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April 2016    Download the Entire Issue (PDF) Available to the Public Vol. 31, No. 4   RSS Feed for Undercurrent Issues
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The War on Giant Clams

from the April, 2016 issue of Undercurrent   Subscribe Now

While China has a poor conservation reputation -- shark finning just one example --- the USA and China have recently agreed to clamp down on the trade in ivory. However, another species is threatened. Giant clamshells made of calcium carbonate and streaked with green or gold, weighing up to 450 pounds each, have become a new quarry for fishermen on the southern island of Hainan and elsewhere. Although the provincial government banned the harvesting of giant clams last year, smugglers still get them over the border, even carved into shapes like bracelets, soap dishes and bookends, so liked by the Chinese.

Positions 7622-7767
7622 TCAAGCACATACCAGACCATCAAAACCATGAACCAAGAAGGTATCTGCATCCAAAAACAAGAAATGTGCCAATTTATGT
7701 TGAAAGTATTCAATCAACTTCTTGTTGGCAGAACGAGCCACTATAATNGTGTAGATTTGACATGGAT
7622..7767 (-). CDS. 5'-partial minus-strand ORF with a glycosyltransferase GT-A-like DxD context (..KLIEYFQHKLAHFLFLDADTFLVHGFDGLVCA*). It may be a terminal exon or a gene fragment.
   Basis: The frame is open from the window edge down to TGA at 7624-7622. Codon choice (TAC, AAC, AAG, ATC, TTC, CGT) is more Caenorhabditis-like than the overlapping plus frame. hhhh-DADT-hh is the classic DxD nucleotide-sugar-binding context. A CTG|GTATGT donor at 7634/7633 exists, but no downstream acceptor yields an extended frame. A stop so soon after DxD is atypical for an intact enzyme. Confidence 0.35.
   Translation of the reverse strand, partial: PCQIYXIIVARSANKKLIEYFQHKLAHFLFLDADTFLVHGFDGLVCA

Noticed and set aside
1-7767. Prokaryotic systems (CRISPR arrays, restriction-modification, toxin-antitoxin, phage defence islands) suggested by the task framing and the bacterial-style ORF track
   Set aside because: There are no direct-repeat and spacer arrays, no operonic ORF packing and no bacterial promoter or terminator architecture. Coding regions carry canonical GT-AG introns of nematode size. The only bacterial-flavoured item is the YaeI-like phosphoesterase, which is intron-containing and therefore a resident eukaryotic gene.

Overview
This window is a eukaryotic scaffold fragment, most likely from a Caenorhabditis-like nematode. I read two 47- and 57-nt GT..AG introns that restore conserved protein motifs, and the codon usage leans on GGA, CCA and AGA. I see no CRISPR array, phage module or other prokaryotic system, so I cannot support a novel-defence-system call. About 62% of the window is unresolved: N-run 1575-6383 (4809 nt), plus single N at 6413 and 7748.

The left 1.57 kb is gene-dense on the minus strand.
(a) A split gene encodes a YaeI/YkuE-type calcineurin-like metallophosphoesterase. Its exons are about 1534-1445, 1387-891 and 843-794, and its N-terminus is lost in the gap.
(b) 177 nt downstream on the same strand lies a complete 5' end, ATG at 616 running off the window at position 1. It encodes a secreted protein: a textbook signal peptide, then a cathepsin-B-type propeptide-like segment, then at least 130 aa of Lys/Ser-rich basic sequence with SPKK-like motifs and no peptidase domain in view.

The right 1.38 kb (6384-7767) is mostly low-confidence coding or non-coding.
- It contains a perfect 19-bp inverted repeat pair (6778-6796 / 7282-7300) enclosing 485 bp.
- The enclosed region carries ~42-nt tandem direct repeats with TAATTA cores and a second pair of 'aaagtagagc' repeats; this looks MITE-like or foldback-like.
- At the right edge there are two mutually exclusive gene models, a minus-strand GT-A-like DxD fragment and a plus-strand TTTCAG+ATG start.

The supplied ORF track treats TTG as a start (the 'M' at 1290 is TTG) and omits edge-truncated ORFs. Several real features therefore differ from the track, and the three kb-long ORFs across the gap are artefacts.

Hainan's fishing fleets are intentionally destroying the coral reefs around the disputed Spratlys in the South China Sea, to harvest this 'jade of the sea' which fetches huge sums of money.

Rupert Wingfield-Hayes, of BBC News, reports that this reef destruction has been going on by Chinese poachers in Philippine waters for more than two years. Using the long-shaft propellers of small annex boats to break the corals, divers rip the giant clams from among the resulting debris and transfer them to larger mother ships. The clamshells can be as much as 100 years old and fetch between $1000 and $2000 a pair when cleaned, or even much more.

When he asked a Philippine Marine Corps officer why the poachers were not chased off, he was told it was too dangerous. "We don't want to start a shooting war with the Chinese Navy."

Wingfield-Hayes says he finds it hard to understand why Chinese fishermen, who have a long tradition of fishing reefs are now destroying them. "Greed may be one answer. In newly wealthy China, there is far more money to be made from looting and trading in endangered species than in catching fish."

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